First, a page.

The latest research on the science of gratitude.

“I would maintain that thanks are the highest form of thought, and that gratitude is happiness doubled by wonder.”

— G.K. Chesterton

Thanksgiving is good for you . . .

and science proves it.

Research shows that grateful people will have:

fewer stress-related

Source: Thnx4Schools Gratitude Challenge

Source: Examining the Pathways between Gratitude and Self-Rated Physical Health across Adulthood

lower blood

Source: Thnx4Schools Gratitude Challenge

Source: Gratitude Works!

“Gratitude is one of the character strengths that is most strongly related to happiness. And we can be more intentional about living that way.”

— Giacomo Bono

co-author, Making Grateful Kids

For every 10 years of life, your gratitude increases by

Positive emotions can add up to 7 years to your life

6 Habits of Highly Grateful People

Think about dying

When you contemplate your death—or that of a loved one—you become more grateful for their life. Think about losing anything important, and you become more thankful.

“Embrace your humanity, accept uncertainty, and live a life of gratitude.”

— Lee Lipsenthal, author of Enjoy Every Sandwich: Living Each Day as If It Were Your Last

Take time to smell the roses

A cliché, but it’s a true cliché. Pay more attention. Soak up the view. Take a long bath. Listen to the whole symphony. Hug a little longer. Learn to savor every experience.

“[Savoring] is like swishing the experience around … in your mind.”

— Fred Bryant, social psychologist at Loyola University of Chicago

Appreciate good things

Take nothing for granted. They’re all gifts, not entitlements—even the seemingly mundane: Your job. Your family. Running water. Trees. The beach. Mountain hikes.

“The humble person says that life is a gift to be grateful for, not a right to be claimed.”

— Robert Emmons, psychology professor, University of California-Davis

Appreciate the hard things

Try to be grateful for a job loss, a health problem, an annoying colleague, maybe even someone who has harmed you. It’ll hone your patience, tolerance, and ability to endure.

“Processing a life experience through a grateful lens does not mean denying negativity. It means realizing the power you have to transform an obstacle into an opportunity, of reframing a loss into a potential gain.”

— Robert Emmons, psychology professor, University of California-Davis

Show gratitude to others

Better yet, say it. Thank the barista at the coffee bar . . . your child for putting away the dishes . . . your spouse for a great meal… your co-worker for a job well done.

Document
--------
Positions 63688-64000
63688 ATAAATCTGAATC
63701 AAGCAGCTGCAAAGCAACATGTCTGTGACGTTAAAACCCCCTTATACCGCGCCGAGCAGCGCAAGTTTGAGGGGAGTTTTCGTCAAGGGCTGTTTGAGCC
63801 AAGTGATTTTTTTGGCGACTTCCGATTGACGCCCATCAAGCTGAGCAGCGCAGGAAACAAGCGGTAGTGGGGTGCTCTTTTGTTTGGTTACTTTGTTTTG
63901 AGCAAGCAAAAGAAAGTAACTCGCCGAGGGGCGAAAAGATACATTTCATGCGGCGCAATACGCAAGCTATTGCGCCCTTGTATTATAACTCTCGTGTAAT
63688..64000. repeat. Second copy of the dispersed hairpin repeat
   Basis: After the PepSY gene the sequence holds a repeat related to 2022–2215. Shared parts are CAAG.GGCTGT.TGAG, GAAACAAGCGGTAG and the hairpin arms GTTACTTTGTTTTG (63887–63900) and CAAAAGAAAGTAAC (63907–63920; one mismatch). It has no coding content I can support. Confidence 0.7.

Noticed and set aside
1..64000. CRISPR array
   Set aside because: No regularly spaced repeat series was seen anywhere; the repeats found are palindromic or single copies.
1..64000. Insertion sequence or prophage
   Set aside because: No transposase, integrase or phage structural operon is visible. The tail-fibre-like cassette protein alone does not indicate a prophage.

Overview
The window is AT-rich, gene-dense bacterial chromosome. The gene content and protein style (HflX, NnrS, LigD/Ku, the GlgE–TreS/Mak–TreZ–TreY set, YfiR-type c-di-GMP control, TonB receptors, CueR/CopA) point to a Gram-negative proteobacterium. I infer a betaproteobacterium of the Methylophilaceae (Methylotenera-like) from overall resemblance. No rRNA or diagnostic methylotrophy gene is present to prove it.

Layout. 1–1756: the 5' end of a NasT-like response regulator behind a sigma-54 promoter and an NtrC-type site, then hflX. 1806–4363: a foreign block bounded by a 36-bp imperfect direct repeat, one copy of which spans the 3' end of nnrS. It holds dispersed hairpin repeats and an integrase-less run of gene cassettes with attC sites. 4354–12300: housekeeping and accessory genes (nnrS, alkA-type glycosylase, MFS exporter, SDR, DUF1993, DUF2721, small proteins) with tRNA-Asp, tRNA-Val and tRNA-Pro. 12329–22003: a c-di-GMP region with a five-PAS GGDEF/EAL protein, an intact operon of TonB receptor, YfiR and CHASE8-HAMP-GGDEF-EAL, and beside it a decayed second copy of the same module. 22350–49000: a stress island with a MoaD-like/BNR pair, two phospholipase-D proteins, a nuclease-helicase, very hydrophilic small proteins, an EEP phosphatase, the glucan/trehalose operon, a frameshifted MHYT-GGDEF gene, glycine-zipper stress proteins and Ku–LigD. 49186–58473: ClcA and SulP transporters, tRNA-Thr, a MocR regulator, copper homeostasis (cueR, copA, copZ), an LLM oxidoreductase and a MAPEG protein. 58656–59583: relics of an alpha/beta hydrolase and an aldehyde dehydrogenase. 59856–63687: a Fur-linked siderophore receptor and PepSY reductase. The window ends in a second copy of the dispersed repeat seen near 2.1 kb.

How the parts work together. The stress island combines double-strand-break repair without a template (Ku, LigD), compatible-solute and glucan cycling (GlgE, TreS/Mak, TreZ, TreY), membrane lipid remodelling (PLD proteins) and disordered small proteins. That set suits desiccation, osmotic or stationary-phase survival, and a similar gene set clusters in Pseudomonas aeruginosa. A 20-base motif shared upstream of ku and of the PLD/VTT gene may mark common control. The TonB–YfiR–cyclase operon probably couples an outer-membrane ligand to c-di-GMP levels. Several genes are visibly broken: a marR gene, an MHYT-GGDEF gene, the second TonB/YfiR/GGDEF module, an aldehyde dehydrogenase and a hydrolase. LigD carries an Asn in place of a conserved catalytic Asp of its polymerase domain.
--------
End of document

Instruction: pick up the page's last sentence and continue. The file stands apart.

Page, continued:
“[Expressing thanks] engages biological systems for trust and affection, alongside circuits for pleasure and reward.”

— Emiliana R. Simon-Thomas, Ph.D, science director, Greater Good Science Center

Mention the details

Don’t be vague. Be specific. “I love the way you make these pancakes.” “I really like the way you listen so patiently.” “I appreciate the way you carefully bag my groceries.” And show your thanks with a hug, a smile, a fist bump.

“These gestures can have profound effects. … [P]eople who felt appreciated for their efforts reported being more satisfied with their relationships.”

— Amie M. Gordon, Ph.D., social-personality psychologist

Cultivating Gratitude

Dr. Robert Emmons is the author of
Thanks! How Practicing Gratitude Can Make You Happier.

In this video from the Greater Good Science Center, he offers research-tested strategies for becoming a more grateful person.

The Man Who Loved Thanksgiving

“Thanksgiving is a creative force that, if lived on a continuous basis and not just for one day each year, can create more good in your life. Perhaps we could call this way of life thanksgiving.”

Sir John Templeton

The Templeton Foundation funds gratitude research all over the U.S.

Here are some of those projects (denoted by an asterisk), plus some other gratitude research projects.

Eastern Washington University
Cheney, WA

Ryan Fehr, University of Washington
Seattle, WA

Neural Systems Supporting Gratitude*
Christina Karns, University of Oregon
Eugene, OR

Expanding the Science & Practice of Gratitude*
Greater Good Science Center, University of California-Berkeley
Berkeley, CA

Gratitude, Sleep & Well-Being
San Francisco, CA

Louis Schwartzberg, Blacklight Films
Los Angeles, CA

Glenn Fox, University of Southern California
Los Angeles, CA

Gratitude to God*
Robert Emmons, University of California-Davis
Davis, CA

Sara Algoe, University of North Carolina
Chapel Hill, NC

Andrea Hussong, University of North Carolina
Chapel Hill, NC

Gratitude in Development*
New Haven, CT

Gratitude as a Fount of Virtue*
David DeSteno, Northeastern University
Boston, MA

Gratitude: A Basic Human Emotion for Initiating Friendships*
Debra Lieberman, University of Miami
Coral Gables, FL

Effects of Gratitude on Children’s Social Attitudes*
Kristin Schutts, University of Wisconsin
Madison, WI

Gratitude in an Aging Society*
Lindsay Ryan, University of Michigan
Ann Arbor, MI

Gratitude, Well-Being, and the Decline of Materialism*
Jonathan Tudge, UNC-Greensboro
Greensboro, NC

New York, NY

Joel Wong, Indiana University
Bloomington, IN

C. Nathan DeWall et al., University of Kentucky
Lexington, KY